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    by Acirfa Updated Sep 27, 2008

    4.5 out of 5 starsHelpfulness

    It is good manners to always greet a person, particularly government persons but everyone generally too by saying 'dumela rra' to a man and 'dumela mma' to a lady.

    When shaking hands it is a sign of respect to touch the arm of the hand you are using to shake hands with (see pic)

    Thank you = Ke a leboga
    How are you = Lo Kae
    Yes = Ee
    No = Nnyaa

    The Batswan Respectful Way Teaching the English way The Buddy Way The Brit/SA/Batswan Way - I think!!!
    Related to:
    • Safari
    • Photography
    • National/State Park

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    by DAO Written Dec 12, 2007

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    Botswana uses a 220/240 volts AC 50 Hertz system for domestic electrical plugs. They utilise the South African style – 2 circular metal pins with a large circular grounding pin (pictured). Adapters can be very expensive, so shop around. I paid $2 in Gantsi.

    Related to:
    • Backpacking
    • Family Travel
    • Business Travel

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    What is a Safari?

    by kucha Written Jun 9, 2006

    Safari is the Swahili name for "journey", specifically an overland expedition undertaken for exploring or hunting. Today, the word is synonymous with adventure and discovery of the wildlife and habitats of the great African continent!

    An African safari can be undertaken in many ways - from self driving a 4x4 to luxury fly-in African safaris. Essentially, however, there are threebasic categories - lodge safari, permanent tented safari and mobile safari, while the journey can have many themes - honeymoon, canoeing, elephant back, horse back and Big Five to name a few.

    Check out the Budgeting / General Tip for more on safari types and budgeting.

    Hippos (one of the most deadly animals to tourist) A Stately Leopard

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    Local Etiquette

    by kucha Written Jun 9, 2006

    There are certain points of etiquette to remember when traveling anywehre in Africa and Botswana is no exception. Hate speech, racist remarks and outbursts are not tolerated and will probably lead one into confrontation with locals. Refrain from criticism of governments or authorities, particularly at border posts. Be polite and corteous and the locals will return the compliment!

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    People of God

    by Sajt Written Feb 26, 2005

    We met many people when we travelled around Botswana. This time we met some South-African pastors. They were very nice and they helped us. One time they invited us to have a dinner. After the dinner we did sing.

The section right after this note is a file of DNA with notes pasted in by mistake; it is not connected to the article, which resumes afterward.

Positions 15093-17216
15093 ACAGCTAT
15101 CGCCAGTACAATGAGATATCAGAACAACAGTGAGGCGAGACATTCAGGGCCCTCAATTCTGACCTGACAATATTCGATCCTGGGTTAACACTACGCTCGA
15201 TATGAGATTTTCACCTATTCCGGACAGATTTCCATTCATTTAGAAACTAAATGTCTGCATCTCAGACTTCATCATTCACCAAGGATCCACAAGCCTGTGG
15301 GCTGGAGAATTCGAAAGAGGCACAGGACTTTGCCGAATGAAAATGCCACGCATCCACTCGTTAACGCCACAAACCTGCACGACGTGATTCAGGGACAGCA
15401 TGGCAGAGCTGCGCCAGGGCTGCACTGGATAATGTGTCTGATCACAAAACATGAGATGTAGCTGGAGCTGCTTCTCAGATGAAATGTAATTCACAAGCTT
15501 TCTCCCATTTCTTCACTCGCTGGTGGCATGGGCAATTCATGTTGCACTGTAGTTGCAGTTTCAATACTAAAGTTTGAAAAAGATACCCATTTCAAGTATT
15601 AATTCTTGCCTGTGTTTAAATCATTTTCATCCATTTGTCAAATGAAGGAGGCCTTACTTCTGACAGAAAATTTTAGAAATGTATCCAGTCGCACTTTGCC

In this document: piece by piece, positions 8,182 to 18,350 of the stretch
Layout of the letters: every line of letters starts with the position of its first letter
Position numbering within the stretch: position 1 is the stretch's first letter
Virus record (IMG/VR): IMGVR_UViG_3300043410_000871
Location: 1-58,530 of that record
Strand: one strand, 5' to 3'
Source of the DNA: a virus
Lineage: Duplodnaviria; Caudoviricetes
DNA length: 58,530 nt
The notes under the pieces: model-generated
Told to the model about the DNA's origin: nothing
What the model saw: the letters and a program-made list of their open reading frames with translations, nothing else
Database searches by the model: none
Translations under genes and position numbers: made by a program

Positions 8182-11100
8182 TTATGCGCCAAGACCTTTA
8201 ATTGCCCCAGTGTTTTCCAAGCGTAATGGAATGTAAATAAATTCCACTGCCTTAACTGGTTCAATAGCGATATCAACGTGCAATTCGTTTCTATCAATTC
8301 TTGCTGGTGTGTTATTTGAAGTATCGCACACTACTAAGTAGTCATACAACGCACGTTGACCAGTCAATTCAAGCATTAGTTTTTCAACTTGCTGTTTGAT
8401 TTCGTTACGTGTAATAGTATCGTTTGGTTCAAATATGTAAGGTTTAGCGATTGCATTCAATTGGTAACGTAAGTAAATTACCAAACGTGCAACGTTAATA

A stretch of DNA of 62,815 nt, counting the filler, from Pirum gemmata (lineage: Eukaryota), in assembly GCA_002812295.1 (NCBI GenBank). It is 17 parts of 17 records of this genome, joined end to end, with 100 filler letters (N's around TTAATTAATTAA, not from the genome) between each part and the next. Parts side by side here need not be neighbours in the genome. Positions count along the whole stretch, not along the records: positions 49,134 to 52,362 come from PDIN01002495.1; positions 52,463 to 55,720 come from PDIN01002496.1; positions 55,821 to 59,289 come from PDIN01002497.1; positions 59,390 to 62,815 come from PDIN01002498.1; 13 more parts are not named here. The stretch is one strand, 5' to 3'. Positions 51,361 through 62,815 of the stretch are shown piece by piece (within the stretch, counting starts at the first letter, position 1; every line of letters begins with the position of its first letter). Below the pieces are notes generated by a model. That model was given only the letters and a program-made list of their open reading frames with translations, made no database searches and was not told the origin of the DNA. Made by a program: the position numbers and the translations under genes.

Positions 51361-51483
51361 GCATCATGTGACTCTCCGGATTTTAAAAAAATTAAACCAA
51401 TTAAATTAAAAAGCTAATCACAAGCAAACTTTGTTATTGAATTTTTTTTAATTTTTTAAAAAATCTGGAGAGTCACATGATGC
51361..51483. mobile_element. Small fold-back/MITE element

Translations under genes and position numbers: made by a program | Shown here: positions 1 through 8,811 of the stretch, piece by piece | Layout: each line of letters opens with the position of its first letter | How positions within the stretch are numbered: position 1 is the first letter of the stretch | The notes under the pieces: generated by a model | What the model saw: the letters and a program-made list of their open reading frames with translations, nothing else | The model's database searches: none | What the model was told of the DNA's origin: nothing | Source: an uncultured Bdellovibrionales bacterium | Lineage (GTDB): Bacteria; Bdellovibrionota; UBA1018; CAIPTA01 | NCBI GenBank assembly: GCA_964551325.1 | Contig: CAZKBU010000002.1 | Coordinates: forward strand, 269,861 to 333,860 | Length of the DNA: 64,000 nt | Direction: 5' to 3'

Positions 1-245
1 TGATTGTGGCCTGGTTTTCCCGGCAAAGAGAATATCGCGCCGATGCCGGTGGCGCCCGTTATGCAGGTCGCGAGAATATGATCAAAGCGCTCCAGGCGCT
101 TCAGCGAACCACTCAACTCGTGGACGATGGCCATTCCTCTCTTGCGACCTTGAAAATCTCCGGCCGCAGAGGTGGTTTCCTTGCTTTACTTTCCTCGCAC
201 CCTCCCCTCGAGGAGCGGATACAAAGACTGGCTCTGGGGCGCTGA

People of God
    Related to:
    • Budget Travel

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    Women carry a Heavy Load

    by windsorgirl Written Sep 28, 2003

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    I noticed in Botswana that the women are often burdoned by large loads, usually on their head as well as in their hands and sometimes a baby on their back also. However, the men don't carry much if anything at all. The reason for this, is that traditionally the men need their hands free in order to defend their family from possible enemy/animal attacks.

    woman in Botswana

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    Changing your money.

    by tompt Updated Oct 10, 2002

    1 out of 5 starsHelpfulness

    When you have cash US dollars and want to change them into the local currency ( Pula )go to a bank. No matter how long the queue is, you can go first. Most banks have this rule, just ask. It saved us a lot of time.


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    by marko727 Written Aug 25, 2002

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  • Kwela's Profile Photo

    Botswana is rated the cleanest...

    by Kwela Written Aug 24, 2002

    0.5 out of 5 starsHelpfulness

    Botswana is rated the cleanest country in the world. The biggest offence is littering. The people respect the law. Another serious crime is game poaching. Botswana people still has respect for others' lives. Murderers are sent to the gallows.
    Maybe that's what South Africa needs in order to get off the list as the world's highest murder and crime country.

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Botswana Hotels

See all 20 Hotels in Botswana
  • Mondior Summit Hotel

    Plot 21117, Corner Mobuto and Maratadiba, The Village - Private Bag 00324, Gaborone, Botswana

    Satisfaction: Excellent

    Good for: Solo

  • Khwai River Lodge

    P.O. Box 100, Maun, Botswana

    Satisfaction: Excellent

    Good for: Families

  • Chobe Safari Lodge

    Chobe National Park

    Satisfaction: Excellent

    Good for: Business

    Hotel Class 3 out of 5 stars

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Botswana Local Customs

Reviews and photos of Botswana local customs posted by real travelers and locals. The best tips for Botswana sightseeing.